As your organization moves from a one-person fundraising shop to a large department with several development officers and a robust donor base, how do you maintain personal connections with your donors?

Personal touches are critically important in developing long-term, sustainable donor relationships. This personal connection goes beyond having lunch. It means building a deep understanding of donors’ interests and values, involving them in your organization in a meaningful and fulfilling way and keeping them informed of their gift’s impact on your ability to fulfill your mission.

Nonprofits, large and small, need to develop an organizational strategy that is donor-centric – an approach that involves donors as critical partners in executing your mission. Organizations should employ a thoughtful fundraising and stewardship strategy that is directed by the CEO or executive director, working with the development director and focusing on relationship-building for right now and for the future. Here are some guidelines for a successful strategic plan:

  • Never underestimate the power of your CEO, but be realistic with his/her time. Strategically assign donors for your CEO to personally cultivate and steward while finding creative ways to let the CEO’s voice and perspective be heard on a regular basis. Each month, choose a handful of donors to receive a short personal note from the CEO thanking them for being integral to the organization’s success.
  • Identify a member of the development staff who can effectively capture the CEO’s voice and use it to create personal connections. You can incorporate updates from the CEO into your e-newsletter and website and send periodic stewardship letters or updates on the organization’s breaking news. These personal touches help make donors feel like insiders.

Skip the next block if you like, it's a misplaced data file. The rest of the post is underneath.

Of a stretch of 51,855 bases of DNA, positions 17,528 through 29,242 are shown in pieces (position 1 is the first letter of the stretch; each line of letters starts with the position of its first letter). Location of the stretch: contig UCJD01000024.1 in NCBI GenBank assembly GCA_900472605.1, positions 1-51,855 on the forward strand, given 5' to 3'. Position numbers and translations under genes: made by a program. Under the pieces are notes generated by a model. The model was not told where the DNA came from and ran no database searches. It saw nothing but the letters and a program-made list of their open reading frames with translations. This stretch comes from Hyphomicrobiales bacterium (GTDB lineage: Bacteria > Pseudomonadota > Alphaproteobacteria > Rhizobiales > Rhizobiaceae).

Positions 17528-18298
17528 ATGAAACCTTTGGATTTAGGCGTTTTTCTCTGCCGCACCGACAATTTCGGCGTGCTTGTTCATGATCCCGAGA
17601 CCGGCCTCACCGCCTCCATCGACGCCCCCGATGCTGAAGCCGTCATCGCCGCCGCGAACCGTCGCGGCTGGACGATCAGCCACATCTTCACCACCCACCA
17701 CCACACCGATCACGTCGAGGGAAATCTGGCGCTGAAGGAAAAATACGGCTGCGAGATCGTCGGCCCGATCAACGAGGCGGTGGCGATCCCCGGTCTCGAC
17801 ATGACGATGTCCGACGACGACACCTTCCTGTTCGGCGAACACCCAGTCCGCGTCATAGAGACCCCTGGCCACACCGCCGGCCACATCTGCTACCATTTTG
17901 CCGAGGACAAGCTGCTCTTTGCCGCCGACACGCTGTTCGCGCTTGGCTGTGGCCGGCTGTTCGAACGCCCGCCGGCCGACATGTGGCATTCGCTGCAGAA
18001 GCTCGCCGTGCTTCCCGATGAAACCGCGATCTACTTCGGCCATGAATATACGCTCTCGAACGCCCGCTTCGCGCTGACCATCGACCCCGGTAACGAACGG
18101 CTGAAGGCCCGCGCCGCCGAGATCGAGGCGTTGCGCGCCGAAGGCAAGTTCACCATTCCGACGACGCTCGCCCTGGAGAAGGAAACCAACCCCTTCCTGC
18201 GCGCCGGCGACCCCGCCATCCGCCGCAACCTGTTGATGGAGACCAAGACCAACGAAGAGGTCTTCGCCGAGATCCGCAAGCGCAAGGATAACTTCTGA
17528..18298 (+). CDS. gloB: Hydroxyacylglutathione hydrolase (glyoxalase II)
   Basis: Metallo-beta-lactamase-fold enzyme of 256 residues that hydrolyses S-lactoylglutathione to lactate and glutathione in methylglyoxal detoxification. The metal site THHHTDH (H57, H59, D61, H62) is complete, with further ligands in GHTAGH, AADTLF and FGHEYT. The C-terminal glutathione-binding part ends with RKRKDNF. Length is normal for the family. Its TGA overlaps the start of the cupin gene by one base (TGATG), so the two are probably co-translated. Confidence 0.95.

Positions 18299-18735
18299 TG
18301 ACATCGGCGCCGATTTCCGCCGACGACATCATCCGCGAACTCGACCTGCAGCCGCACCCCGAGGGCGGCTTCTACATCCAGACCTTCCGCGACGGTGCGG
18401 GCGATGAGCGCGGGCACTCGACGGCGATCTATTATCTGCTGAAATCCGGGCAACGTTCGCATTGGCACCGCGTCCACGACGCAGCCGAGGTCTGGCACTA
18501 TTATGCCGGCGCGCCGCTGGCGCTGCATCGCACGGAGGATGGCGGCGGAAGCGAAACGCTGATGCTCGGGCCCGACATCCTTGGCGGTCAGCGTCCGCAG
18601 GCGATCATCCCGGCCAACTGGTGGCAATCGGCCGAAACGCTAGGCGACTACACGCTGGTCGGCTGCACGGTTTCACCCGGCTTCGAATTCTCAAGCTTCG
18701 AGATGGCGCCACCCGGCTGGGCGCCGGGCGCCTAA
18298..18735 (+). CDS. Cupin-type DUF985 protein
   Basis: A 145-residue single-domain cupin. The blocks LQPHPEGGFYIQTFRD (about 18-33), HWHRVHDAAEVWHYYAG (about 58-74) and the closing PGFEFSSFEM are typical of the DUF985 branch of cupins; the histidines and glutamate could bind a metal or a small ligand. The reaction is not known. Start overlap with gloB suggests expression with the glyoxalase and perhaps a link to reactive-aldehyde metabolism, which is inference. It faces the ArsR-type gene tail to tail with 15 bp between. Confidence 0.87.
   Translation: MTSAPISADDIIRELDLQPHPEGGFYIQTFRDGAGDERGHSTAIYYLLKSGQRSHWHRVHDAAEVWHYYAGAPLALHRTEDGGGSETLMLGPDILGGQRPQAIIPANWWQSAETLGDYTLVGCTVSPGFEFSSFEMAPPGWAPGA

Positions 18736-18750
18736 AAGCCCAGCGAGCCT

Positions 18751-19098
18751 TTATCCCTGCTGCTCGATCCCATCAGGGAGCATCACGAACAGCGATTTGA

• Use senior staff as fundraising ambassadors. Programming staff can be especially effective in creating personal connections and providing another point of contact for your donors. Often, donors are not looking for more “things”; instead, they appreciate access to new, exclusive experiences that provide a deeper understanding of your organization and mission.
  • Assign donors to specific members of the development staff. As the development department becomes multi-faceted, clear communication among staff members and a shared understanding of, and responsibility for, fundraising are key. Sharing details about your individual donors – such as, what makes them tick and feel special, why you have made each personal contact with them and how often they like to receive communication – will ensure a smooth transition as donors move to different levels of support.
  • Track and document all your personal touches. As your organization grows, shared institutional knowledge will lead to more effective personal connections.

Whatever their size, all development departments are working toward the same goal – to raise funds to sustain your organization. No fundraising team can do this without personally engaging your donor base in the fulfillment of your mission and the constituents you serve.